We present RO-ViT, a contrastive image-text pre-training framework to bridge the gap between image-level pre-training and open-vocabulary detection fine-tuning. Our methods are simple, scalable, and easy to apply to any contrastive backbones with minimal computation overhead and no increase in parameters. RO-ViT achieves the state-of-the-art on LVIS open-vocabulary detection benchmark and on the image-text retrieval benchmarks, showing the learned representation is not only beneficial at region-level but also highly effective at the image-level. We hope this study can help the research on open-vocabulary detection from the perspective of image-text pre-training which can benefit both region-level and image-level tasks.
Dahun Kim, Anelia Angelova, and Weicheng Kuo conducted this work and are now at Google DeepMind. We would like to thank our colleagues at Google Research for their advice and helpful discussions.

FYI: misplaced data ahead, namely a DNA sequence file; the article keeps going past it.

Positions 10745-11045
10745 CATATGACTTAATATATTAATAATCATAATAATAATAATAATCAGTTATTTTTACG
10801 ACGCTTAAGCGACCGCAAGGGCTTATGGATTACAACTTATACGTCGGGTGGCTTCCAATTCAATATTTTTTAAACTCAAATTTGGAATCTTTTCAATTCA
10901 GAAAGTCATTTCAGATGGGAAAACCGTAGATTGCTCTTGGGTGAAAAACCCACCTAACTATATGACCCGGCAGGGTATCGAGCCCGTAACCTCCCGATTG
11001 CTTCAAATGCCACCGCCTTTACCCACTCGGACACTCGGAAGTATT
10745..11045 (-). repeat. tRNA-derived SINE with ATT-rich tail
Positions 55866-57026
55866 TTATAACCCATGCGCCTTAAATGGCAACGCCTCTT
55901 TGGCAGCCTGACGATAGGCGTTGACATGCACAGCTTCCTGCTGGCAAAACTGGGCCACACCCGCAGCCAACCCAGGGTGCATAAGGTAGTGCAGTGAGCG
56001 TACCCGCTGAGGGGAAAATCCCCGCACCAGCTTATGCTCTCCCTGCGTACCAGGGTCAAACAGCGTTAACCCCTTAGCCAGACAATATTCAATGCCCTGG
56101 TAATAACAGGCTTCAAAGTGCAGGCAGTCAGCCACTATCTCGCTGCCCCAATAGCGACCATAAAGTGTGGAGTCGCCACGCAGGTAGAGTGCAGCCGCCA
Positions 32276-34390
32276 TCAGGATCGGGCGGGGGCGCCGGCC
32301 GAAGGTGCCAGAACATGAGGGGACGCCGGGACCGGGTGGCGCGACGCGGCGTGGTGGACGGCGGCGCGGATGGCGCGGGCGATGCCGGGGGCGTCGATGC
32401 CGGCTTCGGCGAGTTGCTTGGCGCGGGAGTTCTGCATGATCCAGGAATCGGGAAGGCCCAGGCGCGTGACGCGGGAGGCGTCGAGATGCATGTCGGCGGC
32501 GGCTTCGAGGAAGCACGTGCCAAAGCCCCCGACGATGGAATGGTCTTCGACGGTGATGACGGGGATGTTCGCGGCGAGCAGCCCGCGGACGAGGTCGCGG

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Posted by Susanna Ricco and Utsav Prabhu, co-leads, Perception Fairness Team, Google Research
Google’s Responsible AI research is built on a foundation of collaboration — between teams with diverse backgrounds and expertise, between researchers and product developers, and ultimately with the community at large. The Perception Fairness team drives progress by combining deep subject-matter expertise in both computer vision and machine learning (ML) fairness with direct connections to the researchers building the perception systems that power products across Google and beyond. Together, we are working to intentionally design our systems to be inclusive from the ground up, guided by Google’s AI Principles.